Dr Katelaris: The other common pathology's prostate cancer. And it does not have symptoms. And this is a misunderstanding that men have. They think if they have urinary symptoms, they must be developing prostate cancer. In fact, prostate cancer is asymptomatic, even when it's quite advanced. The only way of detecting it is with the PSA blood test or by the digital rectal examination that we do in the doctor's office.
Louie: And what are some things that can cause prostate cancer? And I guess, also, what are some preventative measures that men can do to lower their risk of getting prostate cancer?
Dr Katelaris: So if you, as a man, have a first degree relative with prostate cancer, your chance of getting it yourself is three times greater than a man of similar age in the community who does not have a first degree relative. Therefore, the genetic component's very important. If a man's mother had breast cancer, he has an increased risk of prostate cancer.
Dr Katelaris: So these men, we start to screen for prostate cancer every year from the age of 40. If there's no family history of the disease, we start to screen from the age of 50. Now, in terms of non-genetic risk factors, the main one seems to truncal obesity, say if a man's waist circumference is greater than 90 centimeters, he does have an increase in risk of prostate cancer. Therefore, it's a very good public health measure for a man to try to slim down, to avoid abdominal fat, to eat a high fiber, low fat diet and to exercise for at least half an hour every day.
Dr Katelaris: Now, not only is that good for the prostate, it's good for the heart and the rest of the body as well. It's important to understand with prostate cancer, that there is low grade and high grade cancer. Millions of men have small areas of low grade prostate cancer that does not need treatment, that does not cause any medical harm. And we simply put these men onto an active surveillance program, and the majority of these men go for the rest of their lives without needing medical intervention. On the other hand, if a man as high grade prostate cancer, then certainly either surgery or radiation therapy needs to be discussed.
Louie: Oh, great doctor. That was actually very insightful. Thank you for that. Now, looking into the future, where is research heading and what are medical advancements are you expecting in your area of urology in particular?
Dr Katelaris: With respect to the field of prostate cancer, more and more research is being done to determine which prostate cancers are biologically significant and therefore can be treated versus which can be safely watched. That's an important activity for research. And of course, research is directed towards more and more, less invasive treatments for prostate cancer.
Dr Katelaris: One of the most exciting advances has been what we call theranostics, combining diagnostic PSMA PET scan with radioactive molecules to treat prostate cancer once it has metastasised to other parts of the body. This treatment is becoming more and more popular and does offer hope to men with metastatic or otherwise incurable disease.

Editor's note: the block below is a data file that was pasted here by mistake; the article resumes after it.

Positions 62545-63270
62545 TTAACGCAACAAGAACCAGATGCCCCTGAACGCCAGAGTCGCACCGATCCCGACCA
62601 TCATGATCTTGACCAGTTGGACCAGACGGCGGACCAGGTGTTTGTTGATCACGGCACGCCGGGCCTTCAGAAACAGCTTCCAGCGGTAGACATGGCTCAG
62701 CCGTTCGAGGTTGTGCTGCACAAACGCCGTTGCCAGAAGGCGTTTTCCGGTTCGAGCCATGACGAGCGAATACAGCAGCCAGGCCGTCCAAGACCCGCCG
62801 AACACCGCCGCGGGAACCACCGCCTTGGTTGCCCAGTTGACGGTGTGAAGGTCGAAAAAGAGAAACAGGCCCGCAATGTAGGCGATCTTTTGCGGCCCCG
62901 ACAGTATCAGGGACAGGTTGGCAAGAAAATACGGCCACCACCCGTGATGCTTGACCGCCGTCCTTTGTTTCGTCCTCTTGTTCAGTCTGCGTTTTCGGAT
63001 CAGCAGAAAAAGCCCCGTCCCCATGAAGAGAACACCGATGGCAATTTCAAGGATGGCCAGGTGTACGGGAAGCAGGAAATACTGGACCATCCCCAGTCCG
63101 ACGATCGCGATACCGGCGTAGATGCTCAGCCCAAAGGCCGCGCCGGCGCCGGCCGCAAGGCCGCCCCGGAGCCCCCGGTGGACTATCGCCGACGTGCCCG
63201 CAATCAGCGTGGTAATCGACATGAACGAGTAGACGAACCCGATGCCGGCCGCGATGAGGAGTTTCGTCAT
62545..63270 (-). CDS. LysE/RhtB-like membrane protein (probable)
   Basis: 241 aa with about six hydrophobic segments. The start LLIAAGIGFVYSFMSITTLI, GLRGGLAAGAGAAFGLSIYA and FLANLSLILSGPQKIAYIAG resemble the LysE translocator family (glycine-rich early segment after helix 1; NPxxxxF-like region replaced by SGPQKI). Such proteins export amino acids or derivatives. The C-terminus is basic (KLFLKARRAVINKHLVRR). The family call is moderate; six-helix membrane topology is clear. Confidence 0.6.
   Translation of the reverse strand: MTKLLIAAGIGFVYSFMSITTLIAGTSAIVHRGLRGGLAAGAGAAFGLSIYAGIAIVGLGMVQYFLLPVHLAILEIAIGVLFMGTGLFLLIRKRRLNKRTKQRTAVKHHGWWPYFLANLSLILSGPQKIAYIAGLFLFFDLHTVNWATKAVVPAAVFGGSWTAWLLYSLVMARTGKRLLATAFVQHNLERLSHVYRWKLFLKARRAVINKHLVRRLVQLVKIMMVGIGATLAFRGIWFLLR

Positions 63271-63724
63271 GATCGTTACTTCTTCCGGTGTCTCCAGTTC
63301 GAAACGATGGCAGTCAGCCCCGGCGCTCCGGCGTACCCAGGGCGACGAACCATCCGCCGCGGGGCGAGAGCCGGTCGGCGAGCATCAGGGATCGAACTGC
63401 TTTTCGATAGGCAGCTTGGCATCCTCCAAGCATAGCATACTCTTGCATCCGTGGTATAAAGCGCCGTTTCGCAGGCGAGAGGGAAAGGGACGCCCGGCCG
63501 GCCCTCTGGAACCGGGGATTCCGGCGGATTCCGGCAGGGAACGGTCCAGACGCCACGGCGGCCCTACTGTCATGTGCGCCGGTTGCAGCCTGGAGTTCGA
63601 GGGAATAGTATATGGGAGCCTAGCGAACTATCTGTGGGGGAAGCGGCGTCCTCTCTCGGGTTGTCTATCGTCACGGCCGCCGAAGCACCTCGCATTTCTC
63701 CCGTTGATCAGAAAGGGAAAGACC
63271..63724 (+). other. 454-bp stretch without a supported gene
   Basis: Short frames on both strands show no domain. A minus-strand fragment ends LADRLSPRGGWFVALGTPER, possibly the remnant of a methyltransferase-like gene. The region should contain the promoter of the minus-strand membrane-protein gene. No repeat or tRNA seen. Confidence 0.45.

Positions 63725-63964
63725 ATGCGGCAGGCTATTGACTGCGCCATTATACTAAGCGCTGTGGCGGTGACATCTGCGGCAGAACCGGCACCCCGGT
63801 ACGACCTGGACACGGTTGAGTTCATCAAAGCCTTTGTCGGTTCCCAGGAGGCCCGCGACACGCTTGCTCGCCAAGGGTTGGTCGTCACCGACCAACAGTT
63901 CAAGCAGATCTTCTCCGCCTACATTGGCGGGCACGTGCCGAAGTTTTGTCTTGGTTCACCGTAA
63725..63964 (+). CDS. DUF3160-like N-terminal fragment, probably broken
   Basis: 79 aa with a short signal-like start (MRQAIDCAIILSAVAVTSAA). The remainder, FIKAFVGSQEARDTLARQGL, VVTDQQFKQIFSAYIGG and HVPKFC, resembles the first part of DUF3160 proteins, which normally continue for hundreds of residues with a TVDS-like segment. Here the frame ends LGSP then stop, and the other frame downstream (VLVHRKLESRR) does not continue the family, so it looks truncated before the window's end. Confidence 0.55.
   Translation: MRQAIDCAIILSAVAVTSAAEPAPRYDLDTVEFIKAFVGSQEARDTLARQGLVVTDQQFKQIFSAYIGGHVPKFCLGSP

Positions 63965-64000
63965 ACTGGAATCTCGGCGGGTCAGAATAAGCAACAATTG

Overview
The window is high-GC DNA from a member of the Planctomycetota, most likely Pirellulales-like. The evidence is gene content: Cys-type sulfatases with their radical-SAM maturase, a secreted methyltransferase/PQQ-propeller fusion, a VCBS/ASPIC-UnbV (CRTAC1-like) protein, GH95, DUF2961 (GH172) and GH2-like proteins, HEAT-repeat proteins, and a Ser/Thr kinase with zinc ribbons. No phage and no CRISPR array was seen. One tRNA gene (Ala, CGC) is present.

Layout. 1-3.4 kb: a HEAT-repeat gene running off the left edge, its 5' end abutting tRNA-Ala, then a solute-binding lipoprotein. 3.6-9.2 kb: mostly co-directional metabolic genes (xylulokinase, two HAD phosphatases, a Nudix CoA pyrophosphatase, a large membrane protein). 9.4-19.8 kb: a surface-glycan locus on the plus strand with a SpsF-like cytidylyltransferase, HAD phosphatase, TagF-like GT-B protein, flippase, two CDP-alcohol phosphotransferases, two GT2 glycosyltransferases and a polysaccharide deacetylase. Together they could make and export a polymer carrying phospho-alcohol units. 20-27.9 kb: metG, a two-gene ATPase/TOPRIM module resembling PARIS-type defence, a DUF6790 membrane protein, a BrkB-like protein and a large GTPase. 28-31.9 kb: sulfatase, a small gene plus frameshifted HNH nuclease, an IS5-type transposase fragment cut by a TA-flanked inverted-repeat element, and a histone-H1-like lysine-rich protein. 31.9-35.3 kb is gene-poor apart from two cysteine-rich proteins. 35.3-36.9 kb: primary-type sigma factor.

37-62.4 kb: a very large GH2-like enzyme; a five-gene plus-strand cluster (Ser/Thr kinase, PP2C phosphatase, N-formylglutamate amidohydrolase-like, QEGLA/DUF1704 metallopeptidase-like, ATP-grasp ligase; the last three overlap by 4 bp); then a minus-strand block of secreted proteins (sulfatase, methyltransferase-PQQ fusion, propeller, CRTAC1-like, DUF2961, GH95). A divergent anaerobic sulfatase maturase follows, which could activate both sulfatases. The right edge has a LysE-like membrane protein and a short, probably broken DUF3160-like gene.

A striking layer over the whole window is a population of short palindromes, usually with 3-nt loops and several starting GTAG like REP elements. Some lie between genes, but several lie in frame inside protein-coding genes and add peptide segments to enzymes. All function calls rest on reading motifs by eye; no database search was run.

Dr Katelaris: In the field of erectile function, there's been talk for many years about stem cell therapy, we're not there yet, despite the fact that certain private clinics are commercialising it, but in terms of the future, and I think the distant future at this stage, stem cell therapy does have some promise, though that's not to be overstated at this point.
Dr Katelaris: We already have very good treatments for erectile dysfunction. The first of course is lifestyle modification. The same as with prostate cancer, slimming down, exercising, controlling diabetes, stopping smoking. All of these lifestyle factors can improve erectile function if they're properly modified. For men with significant erectile dysfunction, PDE5 inhibited drugs, like Cialis and Viagra are quite effective for about 50 to 60% of men.
Dr Katelaris: Then we have penile injection therapy for non-responders to Viagra, and ultimately, we can always use an inflatable penile prosthesis. Penile prosthetic surgery is very, very successful. It restores excellent natural erectile function and has been a great benefit to many men and their partners over the decades.
Louie: Great, thanks doctor. That was actually very interesting, especially the research around the prostate cancer. Can't wait to see what that brings in the future. Dr. Katelaris, thank you so much for taking your time out of your busy schedule to join us and to share your knowledge. We really do appreciate it.
Dr Katelaris: Yeah. You're welcome.
Louie: For everybody listening, please like, share, leave us a review on the episode so we can continue to bring amazing guests onto the podcast and allow them to share their knowledge with you all, like Dr. Katelaris.
Louie: If you want to get in contract with Dr. Katelaris, you can visit his website, www.katelarisurology.com.au. We will have the link and the information under the episode. Doctor, thank you again for joining us and to everyone, thank you for listening.